FILM NEWS: FEB. 28- MAR.5 | Cinema Clips | Salt Lake City | Salt Lake City Weekly


New This Week, Special Screenings, and Current Realeases

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Apollo 11 3.5 Stars
Nary a talking head appears in Todd Douglas Miller's documentary about the NASA mission that took man to the moon; the you-are-there intensity he gets from a 50-year-old event is astonishing. The archival material includes never-before-seen official footage, covering preparations for liftoff as the world watches, the voyage to the moon, and the landing and return. Strewn throughout are wonderfully humanizing tidbits, from the crew's quips (Michael Collins tells mission control, when vital-sign indicators stop working, "If I stop breathing, I'll be sure to let you know.") to photo montages reminding us that these pioneers had childhoods, careers and families. And there are reminders of how monumental an undertaking this was, with hundreds of ground technicians sitting behind bank after bank of massive computers. There are moments when rapid-fire technical jargon becomes a lot to process, but it's a terrific achievement to make the countdown to ignition feel as uncertain and fraught with consequence as if you didn't know the outcome. Opens March 1 at theaters valleywide. (G)—Scott Renshaw

See review on p. 35. Opens March 1 at theaters valleywide. (R)

Tyler Perry's A Madea Family Funeral
[not yet reviewed]

Madea. Funeral. What do you need, a road map? Opens March 1 at theaters valleywide. (PG-13)


Tumbleweeds Film Festival for Children & Youth
See p. 16. At Library Square, March 1-3, times vary. (NR)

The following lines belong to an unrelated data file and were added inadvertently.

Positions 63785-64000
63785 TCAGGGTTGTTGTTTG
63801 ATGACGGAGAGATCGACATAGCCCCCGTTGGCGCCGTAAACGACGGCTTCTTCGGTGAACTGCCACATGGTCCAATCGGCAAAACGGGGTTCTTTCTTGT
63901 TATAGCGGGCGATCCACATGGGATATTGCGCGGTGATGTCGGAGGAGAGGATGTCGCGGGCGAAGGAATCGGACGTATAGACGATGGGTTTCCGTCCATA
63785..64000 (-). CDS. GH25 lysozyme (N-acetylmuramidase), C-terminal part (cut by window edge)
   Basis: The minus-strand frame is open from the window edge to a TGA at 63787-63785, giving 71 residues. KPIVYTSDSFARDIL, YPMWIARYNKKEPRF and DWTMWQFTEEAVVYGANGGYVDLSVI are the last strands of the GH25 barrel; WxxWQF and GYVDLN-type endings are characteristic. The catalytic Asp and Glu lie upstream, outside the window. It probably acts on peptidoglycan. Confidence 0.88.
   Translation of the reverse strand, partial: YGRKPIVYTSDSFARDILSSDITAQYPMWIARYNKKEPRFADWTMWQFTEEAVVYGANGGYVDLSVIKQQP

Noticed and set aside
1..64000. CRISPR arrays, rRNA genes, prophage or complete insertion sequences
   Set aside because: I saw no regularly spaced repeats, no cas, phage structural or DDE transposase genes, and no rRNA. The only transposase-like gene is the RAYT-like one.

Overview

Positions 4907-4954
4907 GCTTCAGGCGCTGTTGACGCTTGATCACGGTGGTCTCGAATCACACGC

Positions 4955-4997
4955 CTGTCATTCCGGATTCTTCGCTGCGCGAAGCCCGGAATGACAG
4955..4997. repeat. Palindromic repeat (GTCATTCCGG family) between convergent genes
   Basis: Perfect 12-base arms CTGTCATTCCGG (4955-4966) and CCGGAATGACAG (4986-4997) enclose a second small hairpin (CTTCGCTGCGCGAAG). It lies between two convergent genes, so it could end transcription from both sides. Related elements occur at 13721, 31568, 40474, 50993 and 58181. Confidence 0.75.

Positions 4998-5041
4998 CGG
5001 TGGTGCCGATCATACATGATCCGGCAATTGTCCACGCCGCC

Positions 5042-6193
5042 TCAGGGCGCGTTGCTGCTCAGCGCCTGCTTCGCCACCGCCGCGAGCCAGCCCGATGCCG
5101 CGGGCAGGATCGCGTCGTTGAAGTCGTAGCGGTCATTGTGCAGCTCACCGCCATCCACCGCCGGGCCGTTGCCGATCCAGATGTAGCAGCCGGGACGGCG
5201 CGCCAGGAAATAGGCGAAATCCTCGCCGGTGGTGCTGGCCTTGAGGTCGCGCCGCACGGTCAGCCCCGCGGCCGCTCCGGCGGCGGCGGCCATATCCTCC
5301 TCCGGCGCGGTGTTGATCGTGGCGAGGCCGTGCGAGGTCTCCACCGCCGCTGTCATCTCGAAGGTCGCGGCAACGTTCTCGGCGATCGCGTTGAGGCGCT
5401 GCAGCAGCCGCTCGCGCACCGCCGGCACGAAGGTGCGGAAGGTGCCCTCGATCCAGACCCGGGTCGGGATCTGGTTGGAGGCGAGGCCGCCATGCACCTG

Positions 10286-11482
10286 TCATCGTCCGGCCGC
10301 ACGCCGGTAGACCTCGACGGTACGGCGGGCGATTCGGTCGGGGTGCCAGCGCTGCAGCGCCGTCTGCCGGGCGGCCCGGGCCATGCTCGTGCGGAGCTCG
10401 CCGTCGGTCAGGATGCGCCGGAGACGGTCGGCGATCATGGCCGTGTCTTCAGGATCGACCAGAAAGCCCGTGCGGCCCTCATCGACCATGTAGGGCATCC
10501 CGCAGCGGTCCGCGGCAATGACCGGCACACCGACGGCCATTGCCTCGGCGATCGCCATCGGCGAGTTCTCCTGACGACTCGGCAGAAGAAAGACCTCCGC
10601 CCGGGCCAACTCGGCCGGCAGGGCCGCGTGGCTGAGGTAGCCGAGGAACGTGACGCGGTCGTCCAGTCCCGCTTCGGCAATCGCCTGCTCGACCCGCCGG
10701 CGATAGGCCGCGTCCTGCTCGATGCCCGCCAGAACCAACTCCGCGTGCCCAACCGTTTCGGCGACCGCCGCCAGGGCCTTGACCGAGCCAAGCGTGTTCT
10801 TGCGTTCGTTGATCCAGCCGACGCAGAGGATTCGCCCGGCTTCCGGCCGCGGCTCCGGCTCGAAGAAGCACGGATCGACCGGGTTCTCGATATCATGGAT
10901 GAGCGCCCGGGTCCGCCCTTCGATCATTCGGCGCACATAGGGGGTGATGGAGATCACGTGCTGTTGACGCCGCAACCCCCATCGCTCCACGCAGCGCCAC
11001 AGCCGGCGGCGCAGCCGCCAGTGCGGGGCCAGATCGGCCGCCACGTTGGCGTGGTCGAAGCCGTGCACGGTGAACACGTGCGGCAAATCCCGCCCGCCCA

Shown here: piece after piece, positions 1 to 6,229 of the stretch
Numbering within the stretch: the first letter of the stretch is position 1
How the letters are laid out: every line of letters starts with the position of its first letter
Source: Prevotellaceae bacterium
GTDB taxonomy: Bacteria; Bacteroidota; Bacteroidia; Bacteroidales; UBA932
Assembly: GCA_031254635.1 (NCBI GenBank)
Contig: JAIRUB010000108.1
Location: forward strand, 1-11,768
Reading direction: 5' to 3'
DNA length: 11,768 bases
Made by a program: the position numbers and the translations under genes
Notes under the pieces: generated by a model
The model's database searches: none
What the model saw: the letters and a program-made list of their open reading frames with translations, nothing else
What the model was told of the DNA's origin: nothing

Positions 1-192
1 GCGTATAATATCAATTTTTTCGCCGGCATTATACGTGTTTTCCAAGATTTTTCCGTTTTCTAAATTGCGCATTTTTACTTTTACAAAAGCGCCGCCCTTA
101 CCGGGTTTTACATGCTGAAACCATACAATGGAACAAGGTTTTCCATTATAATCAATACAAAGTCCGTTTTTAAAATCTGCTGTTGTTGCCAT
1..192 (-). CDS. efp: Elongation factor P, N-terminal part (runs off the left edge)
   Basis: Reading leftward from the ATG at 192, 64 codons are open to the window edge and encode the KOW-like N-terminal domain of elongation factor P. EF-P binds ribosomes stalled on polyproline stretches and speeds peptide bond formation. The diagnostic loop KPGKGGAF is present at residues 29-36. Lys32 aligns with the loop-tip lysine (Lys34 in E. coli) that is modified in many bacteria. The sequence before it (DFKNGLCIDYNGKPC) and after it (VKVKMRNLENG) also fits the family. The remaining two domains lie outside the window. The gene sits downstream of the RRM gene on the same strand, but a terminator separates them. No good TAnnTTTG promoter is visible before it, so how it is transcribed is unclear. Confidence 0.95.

At Park City Film Series, March 1-2, 8 p.m.; March 3, 6 p.m. (R)


Alita: Battle Angel 3 Stars
Director Robert Rodriguez's adaptation of a 1990s manga story offers sci-fi fantasy in a familiar post-apocalyptic landscape, but with a surprising emotional connection. Circa 2563, cybernetics doctor Dyson Ido (Christoph Waltz) recovers the abandoned core of a young woman he calls Alita (Rosa Salazar)—a cyborg with fierce fighting skills but no memory of her past. Rodriguez and the writers effectively establish this setting's economy of gleaners, criminals and government-sponsored mercenaries, with the wow factor of various electronically-enhanced denizens. Best of all, Salazar invests Alita herself with an infectious humanity that transcends predictable scenarios and bland romance. That's what a would-be blockbuster needs to stand out from the pack in 2019: Like Alita herself, it's less about cutting-edge technology than about the heart that drives it. (PG-13)—SR

Fighting With My Family 2.5 Stars
In Stephen Merchant's unlikely hands, this fact-based account of a working-class Norwich family obsessed with American pro wrestling is sharp and funny, with amiable performances and an interesting look behind the scenes at WWE. Teenagers Zak (Jack Lowden) and Raya (Florence Pugh), raised by one-time amateur wrestlers (Nick Frost and Lena Headey), both jump at the chance to audition for WWE, but only Raya is selected by coach Hutch (Vince Vaughn) to go to Florida and train with other hopefuls. Raya, whose goth persona is at odds with the bubbly blondes she is teamed with, experiences self-doubt and flirts with the idea of changing herself to be more "normal"—familiar believe-in-yourself sports stuff. But if the film's dramatic elements are generic, the humor—especially in the first half—is buoyant enough to make it worthwhile even for non-fans. (PG-13)—Eric D. Snider